Friday, 23 December 2011

Simple Pictish Buildings part 1 - Wheelhouse

Roughly contemporary with the Grubenhaus are the Pictish wheelhouse and figure of eight house, so these are obvious choices if you need battlefield buildings for fights in "points North" of the British Isles during the Dark Ages. I've tried to come up with a quick, simple design, like the Anglo-Saxon structures I've done previously.

The wheelhouse is the simplest, but may not, for reasons given below, float everyone's boat. Despite this, hopefully it's sufficiently visually distinct from a Grubenhaus, or indeed the more square / rectangular Saxon structures.

A wonderful, very complete resource for buildings that might be useful for Pictish wargaming purposes is Professor D.W. Harding's "The Hebridean Iron Age: Twenty Years' Research". This work, freely available on the web, is full of information and packed with fantastic ground plans of buildings that show the size, shape and general layout of everything from relatively small wheelhouses up to and including full-sized brochs. For anyone with access to a good library, or willing to spend a significant amount of money, I would also recommend this without hesitation.

As an aside, brochs are generally large structures, having diameters from about 9-10m upwards (180-odd mm in 1/56th scale) and correspondingly tall. Whilst a broch would make a breathtaking centrepiece for a Dark Ages wargame, it's a bit big as a minor feature to add a dash of colour or interest. For now, I'm leaving brochs alone and concentrating on things rather smaller, quicker and simpler.

The wheelhouse is so described because the internal structure, with the stone internal walls rising to provide a corbelled base for the timber roof, resembles a spoked wheel. For the sort of simple modelling purposes I'm going to describe, the internal structure is irrelevant, because it won't be there to be seen!

The three major characteristics of the wheelhouse are:
1 Drystone walls, of very significant thickness. The walls are frequently the best part of a metre thick, sometimes double-skinned with a rubble core.
2 A relatively shallow pitch to the roof, especially as compared with roundhouses in parts of southern England. This might be of turf, as attributed in this reconstruction in the Shetland Islands (see here also for further details), or heather thatch secured with weighted ropes as used into recent times.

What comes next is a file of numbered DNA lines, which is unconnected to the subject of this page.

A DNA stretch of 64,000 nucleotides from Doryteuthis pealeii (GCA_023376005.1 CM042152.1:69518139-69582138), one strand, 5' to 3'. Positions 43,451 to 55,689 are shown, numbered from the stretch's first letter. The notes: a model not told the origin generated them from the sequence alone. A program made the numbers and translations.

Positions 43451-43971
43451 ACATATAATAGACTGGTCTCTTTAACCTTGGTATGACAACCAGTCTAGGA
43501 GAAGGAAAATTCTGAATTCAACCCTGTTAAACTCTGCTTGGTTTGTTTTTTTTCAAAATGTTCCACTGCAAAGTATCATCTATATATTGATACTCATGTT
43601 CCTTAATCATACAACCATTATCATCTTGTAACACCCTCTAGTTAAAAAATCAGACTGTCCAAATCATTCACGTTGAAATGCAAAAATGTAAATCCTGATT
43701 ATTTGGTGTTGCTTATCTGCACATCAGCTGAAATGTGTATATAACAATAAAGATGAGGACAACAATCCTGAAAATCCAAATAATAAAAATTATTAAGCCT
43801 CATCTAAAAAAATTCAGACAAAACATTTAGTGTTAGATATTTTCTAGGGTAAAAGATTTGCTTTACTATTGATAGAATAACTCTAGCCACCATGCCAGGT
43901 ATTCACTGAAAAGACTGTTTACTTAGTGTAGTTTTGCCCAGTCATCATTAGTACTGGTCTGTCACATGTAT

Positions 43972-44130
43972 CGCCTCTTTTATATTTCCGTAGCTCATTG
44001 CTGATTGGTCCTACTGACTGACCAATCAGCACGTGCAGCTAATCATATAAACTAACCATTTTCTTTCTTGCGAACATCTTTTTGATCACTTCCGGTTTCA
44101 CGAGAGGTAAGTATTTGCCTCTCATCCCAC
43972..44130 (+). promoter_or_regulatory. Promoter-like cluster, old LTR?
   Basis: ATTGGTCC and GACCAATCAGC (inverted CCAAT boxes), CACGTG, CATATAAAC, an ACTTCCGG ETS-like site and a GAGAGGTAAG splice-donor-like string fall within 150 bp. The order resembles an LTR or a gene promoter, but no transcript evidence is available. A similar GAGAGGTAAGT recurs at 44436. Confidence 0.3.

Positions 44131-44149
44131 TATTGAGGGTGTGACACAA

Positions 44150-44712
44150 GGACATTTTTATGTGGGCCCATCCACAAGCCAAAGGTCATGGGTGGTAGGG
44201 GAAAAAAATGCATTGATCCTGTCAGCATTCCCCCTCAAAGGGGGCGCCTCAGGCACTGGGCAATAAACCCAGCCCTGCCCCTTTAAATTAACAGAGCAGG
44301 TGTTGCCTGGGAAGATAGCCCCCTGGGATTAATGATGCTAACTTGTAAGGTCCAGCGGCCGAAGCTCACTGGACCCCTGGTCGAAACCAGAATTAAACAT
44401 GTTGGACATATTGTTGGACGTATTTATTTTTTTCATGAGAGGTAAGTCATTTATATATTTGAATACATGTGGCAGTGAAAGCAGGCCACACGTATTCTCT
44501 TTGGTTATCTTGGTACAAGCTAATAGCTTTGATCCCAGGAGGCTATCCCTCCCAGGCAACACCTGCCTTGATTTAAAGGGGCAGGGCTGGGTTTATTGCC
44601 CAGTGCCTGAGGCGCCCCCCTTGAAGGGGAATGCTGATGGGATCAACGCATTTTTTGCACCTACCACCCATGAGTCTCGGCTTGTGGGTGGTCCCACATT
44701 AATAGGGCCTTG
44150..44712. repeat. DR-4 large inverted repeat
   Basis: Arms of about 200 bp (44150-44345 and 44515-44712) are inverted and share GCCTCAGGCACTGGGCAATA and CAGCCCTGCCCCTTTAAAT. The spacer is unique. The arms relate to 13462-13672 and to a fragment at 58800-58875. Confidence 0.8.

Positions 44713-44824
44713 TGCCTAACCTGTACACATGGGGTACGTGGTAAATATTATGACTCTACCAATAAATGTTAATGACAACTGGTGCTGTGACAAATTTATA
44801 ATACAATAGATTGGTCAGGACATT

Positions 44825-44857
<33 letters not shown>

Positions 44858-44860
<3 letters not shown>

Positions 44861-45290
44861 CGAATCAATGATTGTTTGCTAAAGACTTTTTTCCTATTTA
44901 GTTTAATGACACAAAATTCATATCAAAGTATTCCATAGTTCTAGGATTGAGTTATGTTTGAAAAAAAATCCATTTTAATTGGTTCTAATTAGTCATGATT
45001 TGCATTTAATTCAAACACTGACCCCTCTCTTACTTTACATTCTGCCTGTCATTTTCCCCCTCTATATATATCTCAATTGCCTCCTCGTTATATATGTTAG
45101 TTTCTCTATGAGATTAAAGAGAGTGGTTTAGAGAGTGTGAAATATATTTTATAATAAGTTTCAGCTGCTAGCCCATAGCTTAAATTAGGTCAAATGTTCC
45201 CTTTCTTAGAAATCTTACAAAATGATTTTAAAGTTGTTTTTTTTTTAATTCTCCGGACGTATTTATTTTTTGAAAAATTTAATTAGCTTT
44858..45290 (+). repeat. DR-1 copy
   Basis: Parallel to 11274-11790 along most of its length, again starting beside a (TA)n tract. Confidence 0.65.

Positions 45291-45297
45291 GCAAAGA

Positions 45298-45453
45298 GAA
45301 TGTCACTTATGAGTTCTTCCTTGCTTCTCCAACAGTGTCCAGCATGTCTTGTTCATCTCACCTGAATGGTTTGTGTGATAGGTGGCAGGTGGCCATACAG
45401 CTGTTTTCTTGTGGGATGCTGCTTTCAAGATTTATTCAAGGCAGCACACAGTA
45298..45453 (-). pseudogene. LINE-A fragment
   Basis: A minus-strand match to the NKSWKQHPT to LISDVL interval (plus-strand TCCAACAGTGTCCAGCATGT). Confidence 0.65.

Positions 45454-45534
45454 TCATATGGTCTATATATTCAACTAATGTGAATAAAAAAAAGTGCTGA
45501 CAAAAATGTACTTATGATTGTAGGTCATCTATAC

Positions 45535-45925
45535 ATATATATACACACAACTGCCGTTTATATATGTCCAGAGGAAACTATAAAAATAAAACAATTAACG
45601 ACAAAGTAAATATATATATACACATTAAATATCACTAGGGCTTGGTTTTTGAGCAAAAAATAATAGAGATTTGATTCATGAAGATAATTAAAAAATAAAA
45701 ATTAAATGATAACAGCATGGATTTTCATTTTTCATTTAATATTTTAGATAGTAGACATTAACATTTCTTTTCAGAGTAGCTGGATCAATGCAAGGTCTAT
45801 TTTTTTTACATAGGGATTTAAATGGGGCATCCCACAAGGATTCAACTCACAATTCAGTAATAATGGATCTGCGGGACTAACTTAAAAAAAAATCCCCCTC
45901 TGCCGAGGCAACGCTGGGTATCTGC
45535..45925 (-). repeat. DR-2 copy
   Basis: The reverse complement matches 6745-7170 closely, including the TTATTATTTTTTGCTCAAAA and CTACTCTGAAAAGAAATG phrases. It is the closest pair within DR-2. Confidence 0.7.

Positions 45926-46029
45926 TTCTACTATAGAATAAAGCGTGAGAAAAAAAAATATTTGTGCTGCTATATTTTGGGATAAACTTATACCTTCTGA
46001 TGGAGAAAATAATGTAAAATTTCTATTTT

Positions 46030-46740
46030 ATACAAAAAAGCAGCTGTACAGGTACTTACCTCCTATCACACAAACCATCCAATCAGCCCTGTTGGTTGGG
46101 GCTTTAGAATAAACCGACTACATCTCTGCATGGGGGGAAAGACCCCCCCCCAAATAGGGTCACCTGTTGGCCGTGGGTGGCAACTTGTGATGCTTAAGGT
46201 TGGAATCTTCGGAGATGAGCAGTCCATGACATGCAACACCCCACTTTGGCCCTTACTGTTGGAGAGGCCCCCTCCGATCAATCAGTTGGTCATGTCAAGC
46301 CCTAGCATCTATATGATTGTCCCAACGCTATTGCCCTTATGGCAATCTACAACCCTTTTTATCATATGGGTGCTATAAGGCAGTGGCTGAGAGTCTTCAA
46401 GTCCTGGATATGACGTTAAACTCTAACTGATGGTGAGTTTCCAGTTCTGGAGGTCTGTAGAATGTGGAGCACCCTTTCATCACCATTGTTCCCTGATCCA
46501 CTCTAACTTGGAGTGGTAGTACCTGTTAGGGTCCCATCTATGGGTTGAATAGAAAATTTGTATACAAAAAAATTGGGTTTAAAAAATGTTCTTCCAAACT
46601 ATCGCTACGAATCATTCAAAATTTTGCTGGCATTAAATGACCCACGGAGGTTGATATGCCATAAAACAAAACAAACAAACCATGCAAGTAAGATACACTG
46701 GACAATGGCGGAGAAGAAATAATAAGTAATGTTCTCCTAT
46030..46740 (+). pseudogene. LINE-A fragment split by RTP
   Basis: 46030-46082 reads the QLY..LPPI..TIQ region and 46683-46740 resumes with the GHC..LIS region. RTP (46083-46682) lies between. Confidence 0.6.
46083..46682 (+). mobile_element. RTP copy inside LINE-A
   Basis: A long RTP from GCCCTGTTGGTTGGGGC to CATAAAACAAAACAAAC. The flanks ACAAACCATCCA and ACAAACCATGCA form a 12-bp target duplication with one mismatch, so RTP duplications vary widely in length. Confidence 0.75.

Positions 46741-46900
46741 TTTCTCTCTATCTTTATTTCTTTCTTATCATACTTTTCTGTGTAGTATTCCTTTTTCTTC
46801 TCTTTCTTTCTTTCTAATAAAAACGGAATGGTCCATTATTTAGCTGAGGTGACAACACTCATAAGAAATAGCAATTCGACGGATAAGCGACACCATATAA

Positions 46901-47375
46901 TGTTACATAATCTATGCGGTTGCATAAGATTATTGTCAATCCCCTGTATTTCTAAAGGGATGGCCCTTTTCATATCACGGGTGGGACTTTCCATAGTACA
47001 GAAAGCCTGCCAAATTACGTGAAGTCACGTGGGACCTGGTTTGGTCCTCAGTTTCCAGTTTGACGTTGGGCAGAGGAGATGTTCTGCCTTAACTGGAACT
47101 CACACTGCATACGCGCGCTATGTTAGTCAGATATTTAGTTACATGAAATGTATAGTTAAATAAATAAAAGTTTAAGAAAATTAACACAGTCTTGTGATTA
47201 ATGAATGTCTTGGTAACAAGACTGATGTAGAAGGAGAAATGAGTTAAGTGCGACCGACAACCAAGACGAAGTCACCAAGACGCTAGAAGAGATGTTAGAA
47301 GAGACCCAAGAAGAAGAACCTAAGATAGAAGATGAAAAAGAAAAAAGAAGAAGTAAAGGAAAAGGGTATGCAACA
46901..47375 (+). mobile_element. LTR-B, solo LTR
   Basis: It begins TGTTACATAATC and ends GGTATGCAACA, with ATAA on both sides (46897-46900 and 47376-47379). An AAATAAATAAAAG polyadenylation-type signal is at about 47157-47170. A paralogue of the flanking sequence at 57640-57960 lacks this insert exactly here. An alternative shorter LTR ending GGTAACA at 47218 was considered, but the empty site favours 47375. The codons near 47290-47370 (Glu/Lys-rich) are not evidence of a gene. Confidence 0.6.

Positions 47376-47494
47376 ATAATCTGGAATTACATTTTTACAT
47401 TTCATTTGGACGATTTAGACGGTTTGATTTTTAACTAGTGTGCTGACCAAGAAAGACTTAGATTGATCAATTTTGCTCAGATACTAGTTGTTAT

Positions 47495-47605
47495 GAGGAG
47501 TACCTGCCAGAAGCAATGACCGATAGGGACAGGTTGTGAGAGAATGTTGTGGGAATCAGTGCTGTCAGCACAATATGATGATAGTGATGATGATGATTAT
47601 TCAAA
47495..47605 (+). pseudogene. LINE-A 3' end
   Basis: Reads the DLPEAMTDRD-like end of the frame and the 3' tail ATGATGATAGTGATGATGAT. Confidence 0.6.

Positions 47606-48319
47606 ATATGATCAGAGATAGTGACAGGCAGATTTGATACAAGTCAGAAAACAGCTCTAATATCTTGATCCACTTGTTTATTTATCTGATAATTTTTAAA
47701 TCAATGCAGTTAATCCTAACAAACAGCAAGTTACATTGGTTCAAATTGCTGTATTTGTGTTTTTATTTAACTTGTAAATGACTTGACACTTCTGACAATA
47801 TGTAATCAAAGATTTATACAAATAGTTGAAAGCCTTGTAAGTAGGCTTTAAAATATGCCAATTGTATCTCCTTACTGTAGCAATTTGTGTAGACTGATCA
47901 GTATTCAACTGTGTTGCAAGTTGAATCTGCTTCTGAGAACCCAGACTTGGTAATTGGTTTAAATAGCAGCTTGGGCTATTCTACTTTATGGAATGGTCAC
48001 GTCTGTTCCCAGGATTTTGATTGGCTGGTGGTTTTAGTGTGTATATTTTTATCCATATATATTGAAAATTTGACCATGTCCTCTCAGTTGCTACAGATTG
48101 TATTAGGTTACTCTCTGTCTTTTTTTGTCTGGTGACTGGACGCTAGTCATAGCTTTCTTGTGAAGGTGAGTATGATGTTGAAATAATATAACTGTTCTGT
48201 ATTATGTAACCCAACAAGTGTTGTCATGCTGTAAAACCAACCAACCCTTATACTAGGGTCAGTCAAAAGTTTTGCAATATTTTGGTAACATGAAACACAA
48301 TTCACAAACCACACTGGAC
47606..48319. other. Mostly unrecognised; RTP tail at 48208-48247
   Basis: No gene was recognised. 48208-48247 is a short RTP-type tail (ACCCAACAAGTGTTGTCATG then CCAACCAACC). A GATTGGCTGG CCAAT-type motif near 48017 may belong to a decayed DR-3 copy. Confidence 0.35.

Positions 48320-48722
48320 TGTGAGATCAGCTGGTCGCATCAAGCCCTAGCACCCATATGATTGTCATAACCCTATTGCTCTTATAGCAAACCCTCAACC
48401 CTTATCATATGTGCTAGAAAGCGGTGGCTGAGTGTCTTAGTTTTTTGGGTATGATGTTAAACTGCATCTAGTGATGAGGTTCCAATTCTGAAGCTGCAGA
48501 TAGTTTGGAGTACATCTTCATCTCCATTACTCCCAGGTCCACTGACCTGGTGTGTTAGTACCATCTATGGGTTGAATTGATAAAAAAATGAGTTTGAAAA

3 Sunken into the ground. For whatever reason (security, ease, resistance to strong winds or whatever), wheelhouses are often set into an excavated pit, with only a small part of the wall structure visible. This is the caveat I mentioned above about visual appeal. Being half-buried, it isn't exactly a striking structure!

I based this model on the reconstruction above, with some details drawn from Professor Harding's work. The Shetland reconstruction has a roof angle of about 18 degrees. From this, the magic of trigonometry provides a vertical height for the centre of the roof! Being basically a cylinder with a slight point on it, there's no point in drawing a complicated plan.

A block of packing foam is cut to form a suitable cylinder, and marked up for the distance from the eaves to the apexs. The cocktail stick makes a nice, obvious marker for the centre point that can't get lost too easily.

Cylinder, with height and centre marked

The waste was trimmed away carefully - you want to keep this nice and symmetrical, if you can, and a doorway was cut in.
Roof shaped and doorway added

Walling allows many choices. If you make the thing out of close-cell foam, you can engrave the stone pattern with a pencil. On this cheap stuff I use, you need to add something over the top. One alternative is decorator's filler or tile cement, spread on and then engraved whilst wet. Quicker, but a bit more expensive is to use random stone pattern plastic card. "More expensive" is very relative - one sheet of Slater's random or coursed stone costs under £2 and will make about half a dozen houses like this, so it still isn't very dear.
 I've used Slater's 2mm coursed stone sheet, which looks fine to me. I've folded back the plastic card in the door entrance to give the impression of the stone going through the building, and added a lintel from plastic card.
I fitted the door at this stage - it's easier, when there's still decent access. Now let the whole thing dry totally. You don't want to pull the wall surface off during the next stage!

Based, with door and revetting installed

Find a suitable bit of foam for a base, and cut out a hole to take the hut. Glue the base to a sheet of (e.g.) MDF, then install the hut into the hole. Trim and shape the base to give the impression that it's rough ground, and cut a slot to represent the path down to the subterranean doorway. Don't make this too steep.
Alternatively, make it look like it's paved, in steps. The sides of the slot can have stonework added to give the impression of revetting.

Top view

The roof, being turf, is left till last with the rest of the basework. This is PVA, sharp sand and flock - lovely! The little bits of Green Stuff either side of the door are to smooth in where the plastic card doesn't quite lap over and I had to put an extra piece in.

Basic groundwork complete

Painted up, with various grey and brown drybrushings over a base coat of panzer grey on the stone / woodwork, it looks OK to me. The Pictish ne'er-do-well posing for scale effect is from Black Tree Designs. Wonderful figures, but don't mention the customer service...

A Pictish des res!



  1. Creativity with cotton and making this nature is looking awesome . great work.

    Plastic Card printing
    plastic cards

  2. Nifty. Will you do any Romano-British type of buildings? I would be very interested to see your take on those.